In spite of the confusing and contradictory information that floods the world of nutrition, the basics are simple. Most people would benefit from consuming less meat, dairy, sugar, junk food, alcohol, caffeine and tobacco and increasing their intake of water, whole grains and vegetables, especially dark leafy greens.

Having a burger, a chocolate chip cookie or an ice cream is okay within the overall context of a healthy diet. It’s not what you eat sometimes, but what you eat most of the time that makes a difference. 

Here are some common foods to give you a better understanding of their effects in our bodies.

  • SUGAR: The American Heart Association recommends women limit sugar consumption to 6 teaspoons (25 grams) per day and men to 9 teaspoons (36 grams) per day. 
  • Unprocessed sugar contains a variety of vitamins, minerals, enzymes and proteins. But refined table sugar causes deficiency and wreaks havoc on blood sugar levels.

    Sugar qualifies as an addictive substance because even a small amount creates a desire for more. Besides, suddenly quitting causes withdrawal symptoms such as headaches, mood swings, cravings and fatigue.

    • DAIRY: Humans are the only mammals who continue to consume milk into adulthood. But, we don’t need dairy. We need a good nutrition plan.

    Healthy bones need calcium, magnesium, phosphorus, boron, copper, manganese, zinc and many vitamins. And excess of calcium without these other vitamins and minerals actually increases the likelihood of fracture. Eating a good amount of green vegetables, whole grains and sea vegetables can provide all the essential calcium needed for the human body without added negative side effects of dairy. If you are concerned about your calcium intake try our Coral Calcium, which is sourced from all-natural ingredients.

    • MEAT: Excessive meat eating has been linked to many types of chronic diseases.

    Through our experience we’ve seen people become healthier by adding small amounts of organic meat into their diets. But also, many heavy meat eaters become healthier when increasing their vegetable intake.

    We recommend consuming meat a few times a week and supplementing your diet with other protein sources such as eggs, beans, and whole grains. If you are a regular meat eater, choose organic meat whenever possible.

    • COFFEE: Millions of people jump-start their days with a cup of coffee, and then drink another cup or three throughout the day. Coffee represents 75% of all caffeine consumed each year, making coffee the most popular beverage around the world. 

    Caffeine as the essential ingredient, is said to enhance alertness, concentration and mental and physical performance. But coffee also inhibits the absorption of essential minerals, such as iron, magnesium and zinc, as well as vitamin B. Many studies have also linked coffee consumption with higher risks of miscarriages, osteoporosis and heart disease.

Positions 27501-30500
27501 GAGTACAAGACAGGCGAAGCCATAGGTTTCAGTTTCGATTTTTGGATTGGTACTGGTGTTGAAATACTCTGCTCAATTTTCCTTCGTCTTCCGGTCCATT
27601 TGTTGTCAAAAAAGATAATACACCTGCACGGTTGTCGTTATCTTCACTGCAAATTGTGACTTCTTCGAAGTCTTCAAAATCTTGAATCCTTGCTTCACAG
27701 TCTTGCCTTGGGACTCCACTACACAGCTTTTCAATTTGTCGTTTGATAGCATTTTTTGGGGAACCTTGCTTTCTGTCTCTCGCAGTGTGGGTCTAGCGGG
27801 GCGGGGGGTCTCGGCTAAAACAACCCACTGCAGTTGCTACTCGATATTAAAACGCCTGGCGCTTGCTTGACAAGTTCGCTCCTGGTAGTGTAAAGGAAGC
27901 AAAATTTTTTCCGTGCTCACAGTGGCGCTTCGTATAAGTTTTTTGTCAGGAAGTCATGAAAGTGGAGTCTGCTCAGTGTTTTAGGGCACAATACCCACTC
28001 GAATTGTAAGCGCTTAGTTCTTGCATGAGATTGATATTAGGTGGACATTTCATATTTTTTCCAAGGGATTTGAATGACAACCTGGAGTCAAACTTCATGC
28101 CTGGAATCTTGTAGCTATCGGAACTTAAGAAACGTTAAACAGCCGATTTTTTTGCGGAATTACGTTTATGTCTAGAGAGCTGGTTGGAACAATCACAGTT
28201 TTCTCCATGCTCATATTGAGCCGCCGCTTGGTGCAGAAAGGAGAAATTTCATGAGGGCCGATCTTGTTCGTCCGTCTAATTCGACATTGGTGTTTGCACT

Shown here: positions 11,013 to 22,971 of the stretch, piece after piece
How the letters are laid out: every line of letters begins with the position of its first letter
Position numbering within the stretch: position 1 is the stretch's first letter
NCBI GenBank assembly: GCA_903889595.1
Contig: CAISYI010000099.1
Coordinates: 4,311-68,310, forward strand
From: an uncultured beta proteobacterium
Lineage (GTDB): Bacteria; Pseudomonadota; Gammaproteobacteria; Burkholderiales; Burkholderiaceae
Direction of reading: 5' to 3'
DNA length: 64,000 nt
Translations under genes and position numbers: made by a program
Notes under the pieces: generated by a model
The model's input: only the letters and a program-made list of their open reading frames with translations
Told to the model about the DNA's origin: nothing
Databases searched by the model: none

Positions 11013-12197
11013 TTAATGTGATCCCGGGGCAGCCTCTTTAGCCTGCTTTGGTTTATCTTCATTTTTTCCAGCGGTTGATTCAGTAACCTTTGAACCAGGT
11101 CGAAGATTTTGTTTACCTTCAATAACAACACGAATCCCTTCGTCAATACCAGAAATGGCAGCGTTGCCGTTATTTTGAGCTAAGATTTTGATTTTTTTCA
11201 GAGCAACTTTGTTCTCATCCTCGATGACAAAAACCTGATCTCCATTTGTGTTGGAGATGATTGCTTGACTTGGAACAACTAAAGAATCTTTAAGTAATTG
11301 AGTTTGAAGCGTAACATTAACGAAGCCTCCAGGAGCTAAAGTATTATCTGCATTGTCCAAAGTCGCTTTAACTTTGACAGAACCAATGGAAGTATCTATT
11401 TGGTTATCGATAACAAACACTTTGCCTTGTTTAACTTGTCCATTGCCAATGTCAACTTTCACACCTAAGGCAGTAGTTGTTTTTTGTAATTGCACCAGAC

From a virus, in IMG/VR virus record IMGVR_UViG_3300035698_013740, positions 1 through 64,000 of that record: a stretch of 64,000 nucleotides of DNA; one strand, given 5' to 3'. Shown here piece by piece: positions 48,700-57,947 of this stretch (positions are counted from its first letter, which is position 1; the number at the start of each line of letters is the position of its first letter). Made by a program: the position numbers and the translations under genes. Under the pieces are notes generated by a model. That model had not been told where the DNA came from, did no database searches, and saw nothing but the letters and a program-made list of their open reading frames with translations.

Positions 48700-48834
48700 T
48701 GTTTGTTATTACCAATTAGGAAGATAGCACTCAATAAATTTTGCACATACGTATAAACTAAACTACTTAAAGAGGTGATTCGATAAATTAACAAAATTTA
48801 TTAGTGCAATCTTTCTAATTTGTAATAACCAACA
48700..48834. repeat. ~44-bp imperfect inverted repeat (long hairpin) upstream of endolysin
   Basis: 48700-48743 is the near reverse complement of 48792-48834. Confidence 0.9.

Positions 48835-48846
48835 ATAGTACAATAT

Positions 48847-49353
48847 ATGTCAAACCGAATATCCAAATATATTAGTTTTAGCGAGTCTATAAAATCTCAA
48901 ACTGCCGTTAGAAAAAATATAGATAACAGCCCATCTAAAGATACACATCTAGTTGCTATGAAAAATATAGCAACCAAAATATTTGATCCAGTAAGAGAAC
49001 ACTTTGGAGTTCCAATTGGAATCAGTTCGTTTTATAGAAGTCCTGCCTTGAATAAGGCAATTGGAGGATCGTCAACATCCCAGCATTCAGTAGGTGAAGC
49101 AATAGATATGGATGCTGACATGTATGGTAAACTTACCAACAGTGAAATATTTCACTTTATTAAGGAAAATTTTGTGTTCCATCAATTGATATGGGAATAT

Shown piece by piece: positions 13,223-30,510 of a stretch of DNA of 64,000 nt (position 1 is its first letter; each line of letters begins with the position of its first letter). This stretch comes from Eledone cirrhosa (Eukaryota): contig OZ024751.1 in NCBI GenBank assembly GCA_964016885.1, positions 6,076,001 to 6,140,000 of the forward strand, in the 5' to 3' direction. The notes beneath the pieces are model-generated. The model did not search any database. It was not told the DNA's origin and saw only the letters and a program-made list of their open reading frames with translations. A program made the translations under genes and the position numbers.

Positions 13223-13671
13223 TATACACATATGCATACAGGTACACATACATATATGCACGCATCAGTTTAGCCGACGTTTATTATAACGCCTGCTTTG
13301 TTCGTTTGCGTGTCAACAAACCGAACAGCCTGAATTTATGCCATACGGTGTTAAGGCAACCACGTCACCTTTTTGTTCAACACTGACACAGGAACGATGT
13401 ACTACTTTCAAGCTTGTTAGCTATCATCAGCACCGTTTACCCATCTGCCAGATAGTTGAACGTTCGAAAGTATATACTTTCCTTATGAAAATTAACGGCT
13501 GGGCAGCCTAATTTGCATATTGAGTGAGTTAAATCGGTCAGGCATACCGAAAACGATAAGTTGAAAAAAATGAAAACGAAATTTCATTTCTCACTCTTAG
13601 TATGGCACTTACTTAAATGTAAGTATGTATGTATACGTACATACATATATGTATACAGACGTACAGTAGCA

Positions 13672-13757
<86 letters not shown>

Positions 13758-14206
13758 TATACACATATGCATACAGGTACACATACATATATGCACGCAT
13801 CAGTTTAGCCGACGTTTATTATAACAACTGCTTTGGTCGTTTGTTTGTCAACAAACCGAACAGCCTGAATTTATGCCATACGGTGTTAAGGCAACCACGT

Caffeine should be given up slowly. People have reported headaches and mood swings during caffeine withdrawal. 

    • UNHEALTHY FATS: Your body needs fat to nourish your heart, your brain, your hormones and every cell. Fat  is good for the health of your skin, your hair and your nails as well.

    But when you eat the wrong kinds of fat, your body lacks the ability to create healthy cells, leading to nutritional deprivation. You could be overweight and still undernourished, especially if you are eating chemical, artificial junk foods.

    Choosing a healthy portion of fats can actually help you lose weight, increase your energy, boost your immunity and optimize digestion. Some natural sources of good fats include avocados, olive oil, raw nuts, sesame and hemp seeds and cold water fish such as salmon, mackerel and tuna.

    • SALT: Throughout history, people have used salt to season and preserve their food. Sodium acts as an electrolyte and assists in regulating cell function, while chloride supports potassium absorption and helps regulate body fluids. The health problems associated with over consumption of salt are from the refined, processed, white sparkly salt found in prepared foods and at home.

    Most medical experts agree that diets high in sodium are a major cause of high blood pressure as well as pre-hypertension, both of which significantly increase the risk of having a heart attack or stroke. 

    • CHOCOLATE: Chocolate comprises a number of raw and processed food that originate from the cacao seed. Cacao is high in iron, calcium, potassium, vitamins A, B, C, D and E. It can also provide protection against cancer, heart disease and high blood pressure.

    Research shows medicinal use for chocolate, using primarily as a means to deliver medicine. But, commercially produced chocolate does not have many of these natural nutrients.

    Most chocolate sold in the supermarkets, however, have high amounts of added sugar, trans fat and preservatives.

    Finding organic chocolate is recommended, with a higher percentage of cacao. Chocolate gives people a sense of lightness, expansiveness, comfort and relaxation.

Adopting a nutrition plan that meets your needs and that you feel comfortable with. We always encourage you to speak to your primary doctor to learn how good nutrition can help you get a healthier life. We hope these tips will help you boost your nutrition. 

You can call us at 1-800-299-7917 to make a virtual appointment with Doctor Rigoberto Perez Diaz, or visit our website www.salud.bz, we will gladly assist you. Remember to follow us on Facebook and Instagram and do not forget to tune into our daily program SALUD TV.